The proposed line would be built entirely on new right of way (ROW), with a proposed easement width of 70 feet. SPS also said that the ROW for the total project would be 42 miles to 57 miles long, depending on the alternative routes selected. The Bailey County substation to New Amherst substation portion of the project would have about 31 miles to 40 miles of ROW, while the New Amherst substation to Lamb County substation portion would have about 11 miles to 17 miles of ROW.

SPS added that the area where the transmission line would be located is largely agrarian with irrigated and non-irrigated crops, dairies, and associated feedlots. Active water wells that supply the city of Lubbock are scattered across the undeveloped "Muleshoe Sandhills" in Bailey County, SPS said, adding that natural features include playa lakes, sandhills, and undisturbed areas with varying degrees of wildlife habitat value. The substations are located within more densely populated areas along Highway 84, which are paralleled by active railroad tracks, SPS said. Existing electric transmission lines run throughout the area where the transmission line would be located, the company said.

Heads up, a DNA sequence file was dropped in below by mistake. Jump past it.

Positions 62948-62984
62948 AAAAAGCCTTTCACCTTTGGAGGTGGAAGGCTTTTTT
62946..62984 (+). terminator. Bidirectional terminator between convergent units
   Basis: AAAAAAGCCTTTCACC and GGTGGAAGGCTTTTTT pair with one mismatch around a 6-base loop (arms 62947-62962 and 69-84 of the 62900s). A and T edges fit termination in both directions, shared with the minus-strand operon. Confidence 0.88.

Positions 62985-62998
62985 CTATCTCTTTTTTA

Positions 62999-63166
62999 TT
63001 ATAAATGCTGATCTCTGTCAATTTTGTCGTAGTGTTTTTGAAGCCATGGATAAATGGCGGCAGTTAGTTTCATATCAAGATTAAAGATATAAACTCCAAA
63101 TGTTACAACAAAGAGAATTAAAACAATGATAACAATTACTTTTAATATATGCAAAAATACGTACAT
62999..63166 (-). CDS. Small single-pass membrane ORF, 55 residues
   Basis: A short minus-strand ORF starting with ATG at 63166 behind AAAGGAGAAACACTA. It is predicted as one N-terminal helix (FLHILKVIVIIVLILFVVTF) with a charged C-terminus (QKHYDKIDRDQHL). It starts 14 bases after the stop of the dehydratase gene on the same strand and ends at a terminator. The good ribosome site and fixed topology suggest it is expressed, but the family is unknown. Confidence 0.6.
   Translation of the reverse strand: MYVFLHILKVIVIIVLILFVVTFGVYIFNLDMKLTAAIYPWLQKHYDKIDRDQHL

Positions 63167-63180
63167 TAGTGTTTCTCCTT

SPS noted that TRC Environmental Corporation, which prepared an environmental assessment (EA) for the proposed project, determined that Alternative Routes BN1 between the Bailey County substation and the New Amherst substation and NL1 between the New Amherst substation and the Lamb County substation best meet the commission’s routing criteria related to land use, aesthetics, ecology, and cultural resources, as well as other requirements.

According to the Bailey-New Amherst-Lamb 115-kV Transmission Line Project webpage, the project’s estimated cost is $50m, and proposed in-service date is March 15, 2022.

About Corina Rivera-Linares 3058 Articles
Corina Rivera-Linares, chief editor for TransmissionHub, has covered the U.S. power industry for the past 15 years. Before joining TransmissionHub, Corina covered renewable energy and environmental issues, as well as transmission, generation, regulation, legislation and ISO/RTO matters at SNL Financial. She has also covered such topics as health, politics, and education for weekly newspapers and national magazines. She can be reached at clinares@endeavorb2b.com.